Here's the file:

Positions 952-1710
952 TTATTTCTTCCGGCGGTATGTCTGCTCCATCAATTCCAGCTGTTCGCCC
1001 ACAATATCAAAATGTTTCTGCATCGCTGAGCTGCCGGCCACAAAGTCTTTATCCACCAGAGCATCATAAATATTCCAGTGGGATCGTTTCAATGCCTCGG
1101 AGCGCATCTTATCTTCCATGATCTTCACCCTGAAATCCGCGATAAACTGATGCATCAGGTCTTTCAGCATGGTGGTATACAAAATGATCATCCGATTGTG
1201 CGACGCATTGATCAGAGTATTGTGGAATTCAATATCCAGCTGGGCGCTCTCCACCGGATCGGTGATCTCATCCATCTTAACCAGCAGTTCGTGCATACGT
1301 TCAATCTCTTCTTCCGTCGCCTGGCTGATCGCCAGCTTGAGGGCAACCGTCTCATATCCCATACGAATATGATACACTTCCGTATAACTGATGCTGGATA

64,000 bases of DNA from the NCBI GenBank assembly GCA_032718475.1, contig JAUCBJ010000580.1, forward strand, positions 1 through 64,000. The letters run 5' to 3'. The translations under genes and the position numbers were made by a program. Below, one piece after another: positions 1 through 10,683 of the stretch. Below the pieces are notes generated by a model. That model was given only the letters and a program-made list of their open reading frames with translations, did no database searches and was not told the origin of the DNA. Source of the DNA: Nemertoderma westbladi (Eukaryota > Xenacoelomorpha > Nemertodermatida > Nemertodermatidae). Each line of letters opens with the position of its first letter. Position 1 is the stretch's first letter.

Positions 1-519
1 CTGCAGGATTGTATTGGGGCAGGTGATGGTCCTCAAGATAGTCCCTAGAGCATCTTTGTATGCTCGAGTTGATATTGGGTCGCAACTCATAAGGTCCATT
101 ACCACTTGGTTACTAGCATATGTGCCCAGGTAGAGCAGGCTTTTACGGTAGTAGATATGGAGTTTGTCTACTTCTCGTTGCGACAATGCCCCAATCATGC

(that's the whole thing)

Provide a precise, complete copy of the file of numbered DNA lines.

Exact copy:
Positions 952-1710
952 TTATTTCTTCCGGCGGTATGTCTGCTCCATCAATTCCAGCTGTTCGCCC
1001 ACAATATCAAAATGTTTCTGCATCGCTGAGCTGCCGGCCACAAAGTCTTTATCCACCAGAGCATCATAAATATTCCAGTGGGATCGTTTCAATGCCTCGG
1101 AGCGCATCTTATCTTCCATGATCTTCACCCTGAAATCCGCGATAAACTGATGCATCAGGTCTTTCAGCATGGTGGTATACAAAATGATCATCCGATTGTG
1201 CGACGCATTGATCAGAGTATTGTGGAATTCAATATCCAGCTGGGCGCTCTCCACCGGATCGGTGATCTCATCCATCTTAACCAGCAGTTCGTGCATACGT
1301 TCAATCTCTTCTTCCGTCGCCTGGCTGATCGCCAGCTTGAGGGCAACCGTCTCATATCCCATACGAATATGATACACTTCCGTATAACTGATGCTGGATA

64,000 bases of DNA from the NCBI GenBank assembly GCA_032718475.1, contig JAUCBJ010000580.1, forward strand, positions 1 through 64,000. The letters run 5' to 3'. The translations under genes and the position numbers were made by a program. Below, one piece after another: positions 1 through 10,683 of the stretch. Below the pieces are notes generated by a model. That model was given only the letters and a program-made list of their open reading frames with translations, did no database searches and was not told the origin of the DNA. Source of the DNA: Nemertoderma westbladi (Eukaryota > Xenacoelomorpha > Nemertodermatida > Nemertodermatidae). Each line of letters opens with the position of its first letter. Position 1 is the stretch's first letter.

Positions 1-519
1 CTGCAGGATTGTATTGGGGCAGGTGATGGTCCTCAAGATAGTCCCTAGAGCATCTTTGTATGCTCGAGTTGATATTGGGTCGCAACTCATAAGGTCCATT
101 ACCACTTGGTTACTAGCATATGTGCCCAGGTAGAGCAGGCTTTTACGGTAGTAGATATGGAGTTTGTCTACTTCTCGTTGCGACAATGCCCCAATCATGC